Author Talk: Mac Barnett

Mac Barnett, picture book and middle grade author, talks about his new middle grade mystery, The Brixton Brothers: the Case of the Case of Mistaken Identity. The Brixton Brothers is a funny mystery starring Steve, who’s obsessed with the Hardy Boys-like Baily Brothers book series. So when a true mystery crops up in Steve’s life, he knows all the tricks to solving the crime from his books. Right? Well, things always work out in the Bailey Brothers. How they work our for Steve is much funnier.

Mac’s stats:


And look! He shared a haiku:

It’s the first haiku I ever wrote, in third grade:

The wind is so strong
Although we cannot see it
It can knock down trees

What Mac has to say:

So, what were you like as a kid? Did you like school?

I pretty much loved school, with the exception of the nines times tables and President’s Fitness Award season.

What’s the grossest or most embarrassing thing that’s ever happened to you as a kid?

I was stung by a dead bee.

What’s one thing you’d love to learn to do?

I want to speak French.

What’s the coolest place you’ve ever been?

Valetta, the capital city of the island nation of Malta, is basically a huge, high-walled fortress that rich knights built to protect themselves from pirates. 


How did you get the idea for the Brixton Brothers? Billy Twitters? Guess Again?

When I was a kid, I fancied myself a brilliant amateur sleuth. I had mastered the art of detection as practiced by the Hardy Boys, and I waited around for a case to solve. But nobody ever hired me, so I mostly just snuck around my own house. So The Case of the Case of Mistaken Identity revisits an old obsession. It tells the story of a kid who gets a big case and investigates it using the tricks of teen sleuths. The tricks don’t work very well.

Billy Twitters and the Blue Whale Problem and Guess Again! are both books that revisit shopworn children’s genres and dynamite some of their conventions.

3954183209_a90ab7ed36So, a brilliant sleuth. What was the most mysterious thing that happened to you?

I grew up next to a haunted house. At night, I would hear music and slamming doors even though nobody was living there at the time. And this was a real haunted house–not one of those Hardy Boys “haunted houses” where a ghoulish light turns out to be a smuggler’s signal.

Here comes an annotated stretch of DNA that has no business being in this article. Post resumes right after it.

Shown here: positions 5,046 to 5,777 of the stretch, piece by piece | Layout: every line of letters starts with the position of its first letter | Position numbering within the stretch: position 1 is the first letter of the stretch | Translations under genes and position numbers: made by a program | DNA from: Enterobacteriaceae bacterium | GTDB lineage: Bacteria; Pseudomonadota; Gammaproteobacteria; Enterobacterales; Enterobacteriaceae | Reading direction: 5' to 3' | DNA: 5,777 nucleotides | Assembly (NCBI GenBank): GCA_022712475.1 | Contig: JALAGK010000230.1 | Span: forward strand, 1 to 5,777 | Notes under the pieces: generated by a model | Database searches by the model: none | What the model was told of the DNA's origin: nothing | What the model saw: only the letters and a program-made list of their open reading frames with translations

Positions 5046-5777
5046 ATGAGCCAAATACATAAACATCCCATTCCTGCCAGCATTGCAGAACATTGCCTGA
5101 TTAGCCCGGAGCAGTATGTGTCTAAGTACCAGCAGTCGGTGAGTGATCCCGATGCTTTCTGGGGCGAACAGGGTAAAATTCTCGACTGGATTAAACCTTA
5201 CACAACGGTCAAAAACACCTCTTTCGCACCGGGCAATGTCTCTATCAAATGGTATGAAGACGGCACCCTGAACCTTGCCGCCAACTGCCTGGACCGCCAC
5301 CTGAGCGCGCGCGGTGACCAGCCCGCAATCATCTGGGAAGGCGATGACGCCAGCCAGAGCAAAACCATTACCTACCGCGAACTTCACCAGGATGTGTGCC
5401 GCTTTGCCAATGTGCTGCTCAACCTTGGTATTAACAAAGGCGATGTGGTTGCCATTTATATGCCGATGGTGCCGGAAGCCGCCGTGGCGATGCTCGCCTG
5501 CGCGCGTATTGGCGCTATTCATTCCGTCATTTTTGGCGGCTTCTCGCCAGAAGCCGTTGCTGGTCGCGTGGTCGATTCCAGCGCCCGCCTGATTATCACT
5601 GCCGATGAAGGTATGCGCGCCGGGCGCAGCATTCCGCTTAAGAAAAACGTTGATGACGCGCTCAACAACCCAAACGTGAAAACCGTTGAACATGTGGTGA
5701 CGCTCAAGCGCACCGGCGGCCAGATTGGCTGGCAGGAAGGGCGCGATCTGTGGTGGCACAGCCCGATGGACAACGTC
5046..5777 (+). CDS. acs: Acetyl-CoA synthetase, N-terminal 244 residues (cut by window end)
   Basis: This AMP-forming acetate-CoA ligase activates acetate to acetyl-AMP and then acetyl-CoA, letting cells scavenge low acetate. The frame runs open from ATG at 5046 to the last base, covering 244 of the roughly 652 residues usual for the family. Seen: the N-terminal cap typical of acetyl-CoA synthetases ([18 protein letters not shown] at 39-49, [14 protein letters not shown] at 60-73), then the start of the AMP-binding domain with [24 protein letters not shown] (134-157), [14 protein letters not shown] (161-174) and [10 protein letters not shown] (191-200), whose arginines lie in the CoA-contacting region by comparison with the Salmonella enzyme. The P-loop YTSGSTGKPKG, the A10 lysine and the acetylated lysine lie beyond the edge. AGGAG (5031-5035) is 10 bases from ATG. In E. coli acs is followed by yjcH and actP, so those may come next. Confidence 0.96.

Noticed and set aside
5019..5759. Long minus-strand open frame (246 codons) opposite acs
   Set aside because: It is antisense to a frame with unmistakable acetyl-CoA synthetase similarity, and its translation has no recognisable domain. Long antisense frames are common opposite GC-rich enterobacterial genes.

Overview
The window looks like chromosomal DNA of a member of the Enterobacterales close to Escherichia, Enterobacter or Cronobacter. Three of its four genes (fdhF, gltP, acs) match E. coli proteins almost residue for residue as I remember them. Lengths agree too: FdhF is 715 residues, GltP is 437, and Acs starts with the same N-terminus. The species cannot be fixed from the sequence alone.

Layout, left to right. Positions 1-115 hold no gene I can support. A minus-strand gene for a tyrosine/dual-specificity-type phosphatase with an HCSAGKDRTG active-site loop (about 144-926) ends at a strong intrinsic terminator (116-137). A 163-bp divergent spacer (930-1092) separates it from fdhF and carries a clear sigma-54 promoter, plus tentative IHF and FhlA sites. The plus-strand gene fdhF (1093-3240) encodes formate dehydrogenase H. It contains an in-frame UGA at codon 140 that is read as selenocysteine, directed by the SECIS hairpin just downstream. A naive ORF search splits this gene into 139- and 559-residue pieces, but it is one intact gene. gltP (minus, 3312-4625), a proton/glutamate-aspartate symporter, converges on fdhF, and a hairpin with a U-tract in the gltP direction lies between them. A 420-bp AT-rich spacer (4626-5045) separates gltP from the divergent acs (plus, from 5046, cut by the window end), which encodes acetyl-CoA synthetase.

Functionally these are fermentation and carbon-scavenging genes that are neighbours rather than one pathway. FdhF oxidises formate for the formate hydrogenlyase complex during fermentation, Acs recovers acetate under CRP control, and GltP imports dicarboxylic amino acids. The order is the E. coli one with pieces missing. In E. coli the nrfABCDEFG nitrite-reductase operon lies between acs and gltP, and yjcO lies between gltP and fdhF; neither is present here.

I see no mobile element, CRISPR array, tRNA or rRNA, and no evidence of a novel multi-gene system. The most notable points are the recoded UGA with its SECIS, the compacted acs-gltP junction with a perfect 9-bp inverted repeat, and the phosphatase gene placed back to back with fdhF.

How long does it take you to write a book?

That depends on the book. I do a lot of drafting and revision in my head, so I’m usually thinking about or writing a book six or twelve months before I have something to show somebody.

Where do you like to write? What time of day?

I write at my kitchen table, usually very late at night. During the day, I think I’m going to work, but I end up watching a Real World/Road Rules Challenge marathon or something. By midnight, I’m feeling focussed, and I sit and type until I fall asleep.

Say you couldn’t write. If you weren’t an author/illustrator, what would you be? Why?

Either a kindergarten teacher or a medievalist.

So for kids out there who loved the Brixton Brothers, what else could they read while they wait for the next book?

If you liked The Brixton Brothers and haven’t read any Hardy Boys books, check them out. And Ellen Raskin wrote some great, funny mysteries. The Westing Game is her most famous book, but I also love The Mysterious Disappearance of Leon (I Mean Noel).

And finally, what can we expect from you next?

Well, next year there’ll be another Brixton Brothers adventure, The Ghost Writer Mystery, plus a picture book about a giant robot and another one about mustaches, and also a very secret book that I’m not allowed to talk about right now.

More about Mac and the Brixton Brothers:

One thought on “Author Talk: Mac Barnett”

Comments are closed.